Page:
Date of Award


Degree Type


Degree Name

Doctor of Philosophy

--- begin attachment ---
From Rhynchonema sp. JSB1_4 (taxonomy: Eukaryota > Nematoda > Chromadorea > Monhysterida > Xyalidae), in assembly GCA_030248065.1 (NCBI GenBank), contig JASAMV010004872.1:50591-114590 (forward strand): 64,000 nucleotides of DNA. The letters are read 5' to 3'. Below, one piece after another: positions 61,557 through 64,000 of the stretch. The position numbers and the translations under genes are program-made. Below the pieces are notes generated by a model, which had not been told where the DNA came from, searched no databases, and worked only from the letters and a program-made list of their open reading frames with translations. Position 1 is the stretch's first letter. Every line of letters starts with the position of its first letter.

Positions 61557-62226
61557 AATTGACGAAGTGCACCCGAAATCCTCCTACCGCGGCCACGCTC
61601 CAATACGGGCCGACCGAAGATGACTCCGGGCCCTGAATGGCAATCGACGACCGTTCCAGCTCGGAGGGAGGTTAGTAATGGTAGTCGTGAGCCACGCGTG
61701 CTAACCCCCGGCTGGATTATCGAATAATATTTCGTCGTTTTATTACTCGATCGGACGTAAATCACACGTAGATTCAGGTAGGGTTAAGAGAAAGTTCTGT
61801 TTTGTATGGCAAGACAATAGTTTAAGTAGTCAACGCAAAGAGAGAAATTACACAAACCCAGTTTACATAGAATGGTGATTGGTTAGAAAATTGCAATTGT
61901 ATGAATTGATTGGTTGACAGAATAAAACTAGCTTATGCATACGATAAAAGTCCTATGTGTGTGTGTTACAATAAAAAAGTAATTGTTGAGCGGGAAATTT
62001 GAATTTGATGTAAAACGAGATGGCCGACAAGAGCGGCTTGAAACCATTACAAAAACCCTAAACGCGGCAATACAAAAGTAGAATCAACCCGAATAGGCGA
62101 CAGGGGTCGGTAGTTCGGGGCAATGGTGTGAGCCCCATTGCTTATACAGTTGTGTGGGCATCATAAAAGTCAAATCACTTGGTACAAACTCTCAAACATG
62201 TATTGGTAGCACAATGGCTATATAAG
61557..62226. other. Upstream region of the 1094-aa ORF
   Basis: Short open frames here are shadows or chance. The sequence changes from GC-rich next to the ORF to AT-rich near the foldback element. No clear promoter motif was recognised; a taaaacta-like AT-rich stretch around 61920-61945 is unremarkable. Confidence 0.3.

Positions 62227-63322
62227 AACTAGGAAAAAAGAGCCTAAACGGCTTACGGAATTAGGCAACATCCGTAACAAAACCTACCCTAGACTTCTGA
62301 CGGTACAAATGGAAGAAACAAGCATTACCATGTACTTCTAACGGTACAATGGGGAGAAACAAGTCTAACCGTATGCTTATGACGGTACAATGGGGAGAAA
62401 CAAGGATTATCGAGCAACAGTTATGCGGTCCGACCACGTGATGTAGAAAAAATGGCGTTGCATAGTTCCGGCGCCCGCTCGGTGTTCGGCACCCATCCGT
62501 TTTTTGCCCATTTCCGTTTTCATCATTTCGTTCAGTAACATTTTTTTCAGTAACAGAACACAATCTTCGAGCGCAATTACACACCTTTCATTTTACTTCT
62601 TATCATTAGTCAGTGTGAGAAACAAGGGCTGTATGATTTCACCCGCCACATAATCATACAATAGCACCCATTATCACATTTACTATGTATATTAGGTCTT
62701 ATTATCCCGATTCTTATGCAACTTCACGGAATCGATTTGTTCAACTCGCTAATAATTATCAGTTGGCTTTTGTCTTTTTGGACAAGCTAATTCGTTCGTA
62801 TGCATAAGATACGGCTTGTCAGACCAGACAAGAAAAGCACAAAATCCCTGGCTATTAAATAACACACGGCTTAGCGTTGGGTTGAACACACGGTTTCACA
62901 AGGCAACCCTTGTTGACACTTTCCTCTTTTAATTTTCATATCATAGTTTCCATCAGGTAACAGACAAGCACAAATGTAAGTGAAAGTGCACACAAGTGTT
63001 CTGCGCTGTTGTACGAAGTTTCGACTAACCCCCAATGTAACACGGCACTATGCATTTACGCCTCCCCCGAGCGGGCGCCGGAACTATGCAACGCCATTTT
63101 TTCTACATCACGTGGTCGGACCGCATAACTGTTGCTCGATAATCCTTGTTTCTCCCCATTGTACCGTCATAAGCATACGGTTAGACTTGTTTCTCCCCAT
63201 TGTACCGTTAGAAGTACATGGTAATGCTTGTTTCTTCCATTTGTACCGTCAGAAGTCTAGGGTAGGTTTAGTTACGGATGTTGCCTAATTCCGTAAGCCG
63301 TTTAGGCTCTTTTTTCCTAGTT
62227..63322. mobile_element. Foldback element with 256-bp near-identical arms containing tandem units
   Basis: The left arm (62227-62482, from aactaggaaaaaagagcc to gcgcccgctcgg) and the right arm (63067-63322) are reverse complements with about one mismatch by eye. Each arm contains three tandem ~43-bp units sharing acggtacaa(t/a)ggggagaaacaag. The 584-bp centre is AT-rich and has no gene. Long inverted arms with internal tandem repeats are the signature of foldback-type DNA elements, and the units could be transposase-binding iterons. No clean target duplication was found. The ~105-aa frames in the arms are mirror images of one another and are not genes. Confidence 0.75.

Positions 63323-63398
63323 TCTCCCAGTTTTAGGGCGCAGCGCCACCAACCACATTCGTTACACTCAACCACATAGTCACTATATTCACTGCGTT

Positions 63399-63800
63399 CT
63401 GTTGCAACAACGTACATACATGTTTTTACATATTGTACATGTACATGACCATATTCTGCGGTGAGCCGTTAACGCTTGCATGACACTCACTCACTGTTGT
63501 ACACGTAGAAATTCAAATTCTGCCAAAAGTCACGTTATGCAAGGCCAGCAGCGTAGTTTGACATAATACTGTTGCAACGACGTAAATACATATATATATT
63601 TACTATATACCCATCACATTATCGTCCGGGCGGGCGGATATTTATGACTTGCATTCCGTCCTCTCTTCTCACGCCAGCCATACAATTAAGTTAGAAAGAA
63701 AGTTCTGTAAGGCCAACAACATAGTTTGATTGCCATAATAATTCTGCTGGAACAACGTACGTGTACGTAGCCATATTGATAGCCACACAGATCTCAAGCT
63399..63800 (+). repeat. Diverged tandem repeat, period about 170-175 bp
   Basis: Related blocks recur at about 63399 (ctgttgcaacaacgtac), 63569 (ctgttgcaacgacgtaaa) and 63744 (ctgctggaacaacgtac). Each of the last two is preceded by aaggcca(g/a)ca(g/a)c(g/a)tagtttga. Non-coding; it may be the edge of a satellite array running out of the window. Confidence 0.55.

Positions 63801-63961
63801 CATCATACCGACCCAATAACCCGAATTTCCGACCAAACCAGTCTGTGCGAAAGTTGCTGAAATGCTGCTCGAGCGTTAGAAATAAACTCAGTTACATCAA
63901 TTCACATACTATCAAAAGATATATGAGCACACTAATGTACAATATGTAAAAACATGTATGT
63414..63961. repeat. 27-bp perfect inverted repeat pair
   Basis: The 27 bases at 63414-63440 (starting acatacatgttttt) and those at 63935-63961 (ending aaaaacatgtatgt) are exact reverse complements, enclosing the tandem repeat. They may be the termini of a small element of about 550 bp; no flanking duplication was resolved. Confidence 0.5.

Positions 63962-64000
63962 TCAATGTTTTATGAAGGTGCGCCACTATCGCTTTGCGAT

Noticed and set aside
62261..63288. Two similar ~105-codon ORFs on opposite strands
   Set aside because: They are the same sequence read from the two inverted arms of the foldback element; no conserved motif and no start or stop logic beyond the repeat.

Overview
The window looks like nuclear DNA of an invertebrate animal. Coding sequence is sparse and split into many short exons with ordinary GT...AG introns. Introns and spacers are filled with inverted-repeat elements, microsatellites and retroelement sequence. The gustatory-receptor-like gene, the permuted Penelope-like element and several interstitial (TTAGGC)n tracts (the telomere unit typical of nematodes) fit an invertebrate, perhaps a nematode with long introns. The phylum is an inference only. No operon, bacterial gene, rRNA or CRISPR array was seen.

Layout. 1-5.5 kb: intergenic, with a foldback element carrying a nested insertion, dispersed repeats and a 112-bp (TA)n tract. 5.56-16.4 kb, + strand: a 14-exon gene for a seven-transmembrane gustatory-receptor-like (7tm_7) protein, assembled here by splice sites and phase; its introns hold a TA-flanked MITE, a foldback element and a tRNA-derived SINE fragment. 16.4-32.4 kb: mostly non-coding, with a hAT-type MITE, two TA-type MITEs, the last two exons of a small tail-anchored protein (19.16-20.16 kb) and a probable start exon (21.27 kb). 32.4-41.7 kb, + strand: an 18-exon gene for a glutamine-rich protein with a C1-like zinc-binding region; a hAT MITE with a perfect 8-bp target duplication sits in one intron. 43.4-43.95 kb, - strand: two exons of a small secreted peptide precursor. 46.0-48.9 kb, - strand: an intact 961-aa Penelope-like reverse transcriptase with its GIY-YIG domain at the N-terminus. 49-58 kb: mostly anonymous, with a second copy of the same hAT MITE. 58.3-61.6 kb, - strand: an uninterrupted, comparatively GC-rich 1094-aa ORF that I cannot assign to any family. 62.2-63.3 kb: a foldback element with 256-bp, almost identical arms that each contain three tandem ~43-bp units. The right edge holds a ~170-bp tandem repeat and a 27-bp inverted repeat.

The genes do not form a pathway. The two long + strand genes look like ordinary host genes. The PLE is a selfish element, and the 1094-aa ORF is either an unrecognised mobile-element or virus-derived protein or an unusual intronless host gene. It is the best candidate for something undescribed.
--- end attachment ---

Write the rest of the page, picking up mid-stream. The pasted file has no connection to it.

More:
This dissertation is an exploration of Keats's poems and letters with an eye to discovering his attitude toward the viability of poetry in a post-Lockean universe. Keats's concern with the subjective limitations of imagination in the face of scientific advancement in his time and its effects on his poetry are thus its subject.;The Echo and Narcissus myth, as it relates to the reflexive imagery in Keats's work, is used as a paradigm of the Lockean split between reflection and sensation and its relation to the poetic process. Certain motifs related to Keats's reflexive imagery are then examined, including the motifs of reflection and repetition, the iconic motif, and the themes of error, frustrated love, and death in beauty. The imagery leads to a discussion of the problem of action in poetry, its relation to poetic predecessors, its changing views of the interaction of mind and matter, and the gap between word and image, voice and vision. Reflexive imagery thus shows Keats's attempt to come to terms with the problems of aesthetic distance, by moving towards a poetry of allegorical difference, rather than symbolic correspondence.;Keats's work is seen to fall into stages: Endymion and Isabella represent poetry which aims at a loss of self in oblivion; Hyperion and The Eve of St. Agnes show Keats's attempts at "disinterested" poetry; The Fall of Hyperion and Lamina are meant to be self-conscious explorations of the split consciousness; and the odes represent Keats's final acceptance of, and submission to, the strictures of subjectivity.;Keats's reflexive imagery shows his movement towards poetry devoted to the exploration of identity and human consciousness in temporality. As Keats writes: "providence subdues the mightiest Minds to the service of the time being." His poetic development exemplifies his own adherence to this axiom.



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